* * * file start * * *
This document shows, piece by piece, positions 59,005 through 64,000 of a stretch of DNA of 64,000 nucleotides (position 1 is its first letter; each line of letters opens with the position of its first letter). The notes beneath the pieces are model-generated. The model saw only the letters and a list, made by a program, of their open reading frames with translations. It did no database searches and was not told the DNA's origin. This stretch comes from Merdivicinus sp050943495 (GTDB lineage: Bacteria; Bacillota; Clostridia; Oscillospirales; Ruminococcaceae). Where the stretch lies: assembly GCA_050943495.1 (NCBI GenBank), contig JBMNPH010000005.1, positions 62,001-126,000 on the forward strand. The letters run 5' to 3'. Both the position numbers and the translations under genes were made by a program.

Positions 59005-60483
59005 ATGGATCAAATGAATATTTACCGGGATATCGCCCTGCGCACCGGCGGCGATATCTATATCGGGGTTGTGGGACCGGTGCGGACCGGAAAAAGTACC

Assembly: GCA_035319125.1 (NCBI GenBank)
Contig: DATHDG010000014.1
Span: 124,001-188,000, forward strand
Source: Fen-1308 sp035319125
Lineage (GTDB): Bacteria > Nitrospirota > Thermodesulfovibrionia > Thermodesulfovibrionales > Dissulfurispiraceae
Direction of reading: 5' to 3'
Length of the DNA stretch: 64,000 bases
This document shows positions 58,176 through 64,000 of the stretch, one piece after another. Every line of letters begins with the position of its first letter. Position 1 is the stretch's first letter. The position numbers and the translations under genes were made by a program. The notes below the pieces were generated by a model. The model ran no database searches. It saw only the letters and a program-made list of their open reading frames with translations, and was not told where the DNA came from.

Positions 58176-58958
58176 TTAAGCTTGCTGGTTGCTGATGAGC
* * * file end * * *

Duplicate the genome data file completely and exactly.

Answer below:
This document shows, piece by piece, positions 59,005 through 64,000 of a stretch of DNA of 64,000 nucleotides (position 1 is its first letter; each line of letters opens with the position of its first letter). The notes beneath the pieces are model-generated. The model saw only the letters and a list, made by a program, of their open reading frames with translations. It did no database searches and was not told the DNA's origin. This stretch comes from Merdivicinus sp050943495 (GTDB lineage: Bacteria; Bacillota; Clostridia; Oscillospirales; Ruminococcaceae). Where the stretch lies: assembly GCA_050943495.1 (NCBI GenBank), contig JBMNPH010000005.1, positions 62,001-126,000 on the forward strand. The letters run 5' to 3'. Both the position numbers and the translations under genes were made by a program.

Positions 59005-60483
59005 ATGGATCAAATGAATATTTACCGGGATATCGCCCTGCGCACCGGCGGCGATATCTATATCGGGGTTGTGGGACCGGTGCGGACCGGAAAAAGTACC

Assembly: GCA_035319125.1 (NCBI GenBank)
Contig: DATHDG010000014.1
Span: 124,001-188,000, forward strand
Source: Fen-1308 sp035319125
Lineage (GTDB): Bacteria > Nitrospirota > Thermodesulfovibrionia > Thermodesulfovibrionales > Dissulfurispiraceae
Direction of reading: 5' to 3'
Length of the DNA stretch: 64,000 bases
This document shows positions 58,176 through 64,000 of the stretch, one piece after another. Every line of letters begins with the position of its first letter. Position 1 is the stretch's first letter. The position numbers and the translations under genes were made by a program. The notes below the pieces were generated by a model. The model ran no database searches. It saw only the letters and a program-made list of their open reading frames with translations, and was not told where the DNA came from.

Positions 58176-58958
58176 TTAAGCTTGCTGGTTGCTGATGAGC